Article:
Thursday, April 14, 2011

It's Here!

Well, according to that ticker up there at the top of the blog - IT'S HERE!  Lambing season officially begins, and after watching that ticker move ever so slowly over the past month, it honestly feels as if there should be some kind of bells and whistles or maybe even fireworks!  Barn and field checks are now more frequent, and the first things that are noticed are the bulging bellies and swelling udders.  Yes, lambing time is here.  Don't be too disappointed if the lambs do not begin hitting the ground immediately.  Sometimes it takes our girls a few days to get into the swing of things.

Following our post mentioning the addition of raw apple cider vinegar to the watering trough, Dori had some questions which we will attempt to answer here.  We usually add a 32 oz bottle to the 50 gallon watering trough which we fill to about the 3/4 mark or about an ounce or so to a 5 gallon bucket.  We try to use unpasturized, unfiltered vinegar such as this, but sometimes have a hard time finding it.  We use it to promote general health, to combat heat stress, and we also use it as a drench to combat diarreah.  We rarely use it during the winter unless someone looks like they need a little 'pick-me-up'.
There are many different resources that promote the use of vinegar:
Laurie Ball-Gisch wrote an excellent article on heat stress for 'sheep!' magazine.  She also shares her 'vinegar miracle' on her wonderful website, Lavender Fleece, and has a lot of information about her experiences with vinegar including a study done in New Zealand.   Pectin and enzymes are among the things mentioned as the reason that raw ACV seems to help many different conditions. 
More information can be found in "Natural Sheep Care" by Pat Coleby.  I think it is also mentioned in "The Complete Herbal Handbook for Farm and Stable" by Juliete de Bairacli Levi but I cannot put my hands on either of the two copies we have, at the moment.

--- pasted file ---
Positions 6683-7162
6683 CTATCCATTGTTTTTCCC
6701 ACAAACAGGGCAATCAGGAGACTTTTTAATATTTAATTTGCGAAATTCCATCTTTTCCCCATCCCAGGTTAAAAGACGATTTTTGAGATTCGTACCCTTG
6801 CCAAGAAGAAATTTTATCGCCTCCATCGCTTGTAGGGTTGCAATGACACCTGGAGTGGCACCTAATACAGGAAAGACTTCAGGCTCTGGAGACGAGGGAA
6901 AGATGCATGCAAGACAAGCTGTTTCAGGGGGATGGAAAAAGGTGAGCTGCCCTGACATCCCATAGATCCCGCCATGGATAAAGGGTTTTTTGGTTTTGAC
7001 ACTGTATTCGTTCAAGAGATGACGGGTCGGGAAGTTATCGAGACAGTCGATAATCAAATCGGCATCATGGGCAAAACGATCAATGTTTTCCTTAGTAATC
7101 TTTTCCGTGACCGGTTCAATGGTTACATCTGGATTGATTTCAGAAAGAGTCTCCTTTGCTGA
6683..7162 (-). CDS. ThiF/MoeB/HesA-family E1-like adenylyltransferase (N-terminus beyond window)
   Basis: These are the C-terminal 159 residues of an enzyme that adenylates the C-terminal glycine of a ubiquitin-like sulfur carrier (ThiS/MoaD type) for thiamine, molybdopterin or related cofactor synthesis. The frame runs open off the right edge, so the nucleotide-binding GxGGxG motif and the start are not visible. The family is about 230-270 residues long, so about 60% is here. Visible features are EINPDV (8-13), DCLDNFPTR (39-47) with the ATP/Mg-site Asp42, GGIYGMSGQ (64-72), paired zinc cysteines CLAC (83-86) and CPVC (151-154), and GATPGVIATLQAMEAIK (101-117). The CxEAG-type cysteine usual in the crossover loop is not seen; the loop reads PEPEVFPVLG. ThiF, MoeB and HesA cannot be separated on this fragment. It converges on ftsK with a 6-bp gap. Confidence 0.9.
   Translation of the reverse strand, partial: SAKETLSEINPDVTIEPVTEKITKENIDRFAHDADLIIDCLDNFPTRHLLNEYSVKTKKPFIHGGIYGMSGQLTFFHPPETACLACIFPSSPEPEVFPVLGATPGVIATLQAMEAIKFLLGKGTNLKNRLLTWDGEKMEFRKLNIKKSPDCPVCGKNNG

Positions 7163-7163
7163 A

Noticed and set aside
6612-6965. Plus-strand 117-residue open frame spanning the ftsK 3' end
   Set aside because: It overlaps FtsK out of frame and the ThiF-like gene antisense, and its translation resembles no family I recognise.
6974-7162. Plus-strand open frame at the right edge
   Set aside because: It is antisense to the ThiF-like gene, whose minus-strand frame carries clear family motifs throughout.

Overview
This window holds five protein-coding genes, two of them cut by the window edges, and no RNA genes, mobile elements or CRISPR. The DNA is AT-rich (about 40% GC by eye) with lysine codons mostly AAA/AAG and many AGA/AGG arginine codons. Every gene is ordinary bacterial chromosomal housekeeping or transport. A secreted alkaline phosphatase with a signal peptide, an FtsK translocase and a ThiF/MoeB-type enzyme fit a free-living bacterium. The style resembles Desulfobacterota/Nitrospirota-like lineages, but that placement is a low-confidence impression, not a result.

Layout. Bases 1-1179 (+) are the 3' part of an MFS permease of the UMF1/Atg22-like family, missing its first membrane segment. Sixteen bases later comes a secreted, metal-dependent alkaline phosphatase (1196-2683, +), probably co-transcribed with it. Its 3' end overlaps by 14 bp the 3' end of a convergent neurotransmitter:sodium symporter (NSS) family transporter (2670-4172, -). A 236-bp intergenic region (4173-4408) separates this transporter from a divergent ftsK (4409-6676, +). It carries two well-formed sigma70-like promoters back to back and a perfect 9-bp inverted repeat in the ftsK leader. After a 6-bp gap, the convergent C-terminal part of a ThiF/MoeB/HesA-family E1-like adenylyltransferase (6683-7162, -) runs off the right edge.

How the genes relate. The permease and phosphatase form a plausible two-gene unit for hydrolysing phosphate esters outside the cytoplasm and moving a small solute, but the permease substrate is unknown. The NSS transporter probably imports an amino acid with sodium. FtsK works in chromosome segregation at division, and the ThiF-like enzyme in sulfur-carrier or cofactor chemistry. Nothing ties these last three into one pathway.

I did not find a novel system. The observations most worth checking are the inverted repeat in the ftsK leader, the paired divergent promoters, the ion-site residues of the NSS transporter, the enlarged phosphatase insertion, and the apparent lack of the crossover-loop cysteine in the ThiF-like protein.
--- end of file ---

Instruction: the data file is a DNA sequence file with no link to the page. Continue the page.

(Please remember, that this something that works for us, but may not work in your particular situation.)


  1. I take Braggs Raw Vinegar daily and never knew you could give it to sheep! Interesting.
    How exciting that so much life is getting ready to come to your farm. I hope you post pictures as you know in my heart I am there helping to care for them.
    Have a wonderful Thursday.

  2. That's fascinating. I'll have to tell my Brother in law... Our lambing is well on the way - it began almost 2 weeks ago, and there will probably be 'stragglers' for another couple of weeks. The lambs are so gorgeous (you can see photos on my blog post from yesterday, if you want to see our Scottish Blackface lambs). Love your photos and posts, as always

  3. We are always excited to see lamb pictures, and love to look at different breeds. We just learned about Zwartbles on Flickr earlier this week. We'll be scooting over to see those Scottish Blackface lambs later today!

  4. keeping fingers crossed for a healthy and easy lambing season for you!

  5. Really good information! Thanks for sharing!

  6. Dearest Peeps and Sheeps Farm, I want to say thank you VERY much for the informative text with links.To be a shepherd means to learn a lot, and the hardest time is, when a sheep must loose its live. I lost already two rams, Donnerl and Amadeus, nobody could help. I had an autopsy for Donnerl and the result was: bloody organs, maybe from poison. In winter my sheep are better, even 20 degrees under zero they bear without problems in their open stable. I have a lovely very big and fat and sweet black, castrated ram, Don Bosco, and he suffers in the summer-heat. He sits all day and makes noise with his teeth, when it is too hot. Maybe I can give him some relief with "vinegar-miracle".

  7. Dori, we agree, it is heartbreaking to lose one of the flock; sure hope this helps Don Bosco.